The Global Research Professorship Award, which is NIHR’s flagship career development award, aims to enable key industry research leaders to strengthen research leadership in academia. They are awarded to academic leaders with proven track-records of applied health research across low-or-middle-income countries (LMICs).
Recipients of the award will be receiving up to £2 million from 2023-2028 to fund their research and support teams, in addition to leadership development.
Dr Michelle Heys is a Consultant Community Paediatrician who has been working with Specialist Children and Young Peoples’ services across Newham over the past six years to reduce health inequalities amongst children. Dr Heys has been awarded the NIHR Professorship for her research into global health systems and the reduction of new-born mortality or disability in low resource settings across Malawi and Zimbabwe.
Commenting on her award, Dr Heys said: “I am delighted to be receiving this distinguished award by the NIHR. This is testament to the vital importance of using all available resources to combat childhood disability and mortality around the world, and I will continue to research these themes across low resource health settings.”
Dr Heys will also continue to address her wider goal of increasing capacity in global and community child health research. She will continue to lead as the Chair of the Strategic Research Committee for the British Association of Community Child Health. Through her Professorship she will fund five pre-doctoral fellowships for allied health professionals and nurses working in community child health and five similar posts for global child health.
Other recipients of the Professorship in 2023 are:
- Dr Abhijit Nadkarni, Associate Professor of Global Mental Health and Addictions Psychiatrist from the London School of Hygiene and Tropical Medicine.
- Professor Celia Gregson, Professor of Clinical Epidemiology and Honorary Consultant Geriatrician from the University of Bristol.
- Professor Refiloe Masekela, Head of Paediatrics and Child Health at the University of KwaZulu-Natal in South Africa and a Paediatric Pulmonologist.
About Dr Michelle Heys
Dr Michelle Heys is an Associate Professor of Global Child Health at UCL and a Consultant Community Paediatrician at East London NHS Foundation Trust. Her research focusses on increasing new-born survival rates across low resource settings by harnessing real-time data and utilising digital innovation and community engagement to improve new-born healthcare.
In East London, Dr Heys leads a range of health systems-based projects to improve outcomes for priority populations of children and young people. Along with Dr Sveta Alladi and Dr Alice Armitage, and funded by Barts Charity, she has delivered and evaluated an integrated pathway to strengthen health service delivery for Unaccompanied Asylum-Seeking Children and Young People in Newham. The team hope to scale up this service and evaluate across north east London (NEL) in the near future.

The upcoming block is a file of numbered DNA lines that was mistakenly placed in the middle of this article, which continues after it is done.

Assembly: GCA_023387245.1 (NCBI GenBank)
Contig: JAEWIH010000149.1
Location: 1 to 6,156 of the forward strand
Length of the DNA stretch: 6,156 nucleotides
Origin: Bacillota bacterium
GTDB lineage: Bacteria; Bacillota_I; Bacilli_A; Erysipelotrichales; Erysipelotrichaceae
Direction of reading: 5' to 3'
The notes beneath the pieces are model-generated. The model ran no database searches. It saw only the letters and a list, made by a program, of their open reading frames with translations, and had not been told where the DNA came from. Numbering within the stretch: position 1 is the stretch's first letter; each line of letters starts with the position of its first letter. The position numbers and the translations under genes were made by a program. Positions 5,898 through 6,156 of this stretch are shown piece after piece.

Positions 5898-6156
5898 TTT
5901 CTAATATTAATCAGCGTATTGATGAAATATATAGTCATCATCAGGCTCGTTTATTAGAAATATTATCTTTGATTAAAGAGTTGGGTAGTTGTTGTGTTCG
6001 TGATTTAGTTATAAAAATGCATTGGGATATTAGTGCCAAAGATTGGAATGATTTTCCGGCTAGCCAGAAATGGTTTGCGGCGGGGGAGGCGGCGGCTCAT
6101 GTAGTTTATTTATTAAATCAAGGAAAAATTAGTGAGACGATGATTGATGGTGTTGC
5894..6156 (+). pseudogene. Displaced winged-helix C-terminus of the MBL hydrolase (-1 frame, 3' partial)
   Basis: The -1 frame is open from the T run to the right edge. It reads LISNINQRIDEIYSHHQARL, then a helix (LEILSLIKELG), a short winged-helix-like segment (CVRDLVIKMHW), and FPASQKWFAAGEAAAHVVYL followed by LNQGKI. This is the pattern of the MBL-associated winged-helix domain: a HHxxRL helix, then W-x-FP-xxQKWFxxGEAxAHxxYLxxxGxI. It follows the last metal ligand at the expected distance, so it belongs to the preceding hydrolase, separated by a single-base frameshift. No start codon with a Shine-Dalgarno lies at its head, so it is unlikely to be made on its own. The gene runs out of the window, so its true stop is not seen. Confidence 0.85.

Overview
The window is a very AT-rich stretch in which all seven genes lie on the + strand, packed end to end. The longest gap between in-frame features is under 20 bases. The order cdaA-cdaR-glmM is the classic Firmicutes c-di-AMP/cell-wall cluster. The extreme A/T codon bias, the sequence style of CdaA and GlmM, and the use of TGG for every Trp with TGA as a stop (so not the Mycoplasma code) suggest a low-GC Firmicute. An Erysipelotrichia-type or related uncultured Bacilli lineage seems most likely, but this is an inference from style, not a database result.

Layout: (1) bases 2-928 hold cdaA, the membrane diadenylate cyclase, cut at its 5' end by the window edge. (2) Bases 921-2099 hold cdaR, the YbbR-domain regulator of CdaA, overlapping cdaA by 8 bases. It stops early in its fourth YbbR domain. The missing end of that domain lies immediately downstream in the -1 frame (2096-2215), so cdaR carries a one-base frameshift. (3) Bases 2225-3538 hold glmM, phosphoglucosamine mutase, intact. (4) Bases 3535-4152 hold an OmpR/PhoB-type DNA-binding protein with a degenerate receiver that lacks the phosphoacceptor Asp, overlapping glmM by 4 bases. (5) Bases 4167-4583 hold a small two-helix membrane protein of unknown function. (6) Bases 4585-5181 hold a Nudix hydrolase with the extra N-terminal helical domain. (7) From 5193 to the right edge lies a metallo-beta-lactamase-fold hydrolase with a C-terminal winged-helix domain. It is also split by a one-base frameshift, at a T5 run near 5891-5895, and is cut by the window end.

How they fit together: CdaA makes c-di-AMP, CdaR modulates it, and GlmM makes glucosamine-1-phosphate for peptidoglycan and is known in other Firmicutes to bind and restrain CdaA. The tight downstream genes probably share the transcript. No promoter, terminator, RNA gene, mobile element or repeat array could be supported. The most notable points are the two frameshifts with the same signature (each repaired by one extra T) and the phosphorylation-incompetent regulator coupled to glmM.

Dr Heys is co-leading a health service evaluation project, funded by ELFT Charity and Tower Hamlets’ Public Health team, working with the ELFT Public Health team as part of the “Marmot Trust initiative” and ActEarly Tower Hamlets’ teams to co-locate welfare benefit advice within child disability services to improve financial security and wellbeing of families at greatest risk of financial insecurity.
Dr Heys is also a co-investigator on the award-winning NEON project which is working across Newham and other NEL boroughs to pilot a community-based group intervention to improve nutritional outcomes in infants of families of South Asian diaspora.
She supervises a PhD student working with East London communities and partners to adapt and pilot a community group programme which has already been successfully delivered across many low-income country sites. Its aim is to support families of children with disability. A second PhD student is working with LBN to explore health outcomes and access for families living in temporary accommodation. Dr Heys is also working with Professor David Skuse, Dr Shermina Sayani and others to optimise equity and efficiency of autism assessment in the diverse population across Newham.
NIHR’s mission is to improve the health and wealth of the nation through research. Its work is guided by its operating principles of impact, excellence, inclusion, collaboration and effectiveness.
About Global Research Professorships
The Global Research Professorship award is NIHR’s flagship career development award. It aims to fund research leaders to promote effective translation of research and to strengthen research leadership at the highest academic levels.
The Global Research Professorship programme supports outstanding academics to work at professorial level. The programme funds researchers undertaking research that aims to specifically and primarily benefit people in LMICs eligible for Official Development Assistance (ODA).
NIHR Global Research Professorships are fixed term five-year appointments offering funding of up to £2 million, including a leadership and development programme and several support posts.
This scheme is open to all professions and all higher education institutions (HEI) based in the UK and HEIs or research institutes in LMICs which are already partners in NIHR Global Health Research. Institutions can nominate health, public health and social care researchers and methodologists with an outstanding research record of clinical and applied health, public health or care research and its effective translation for improved health and welfare of people in LMICs.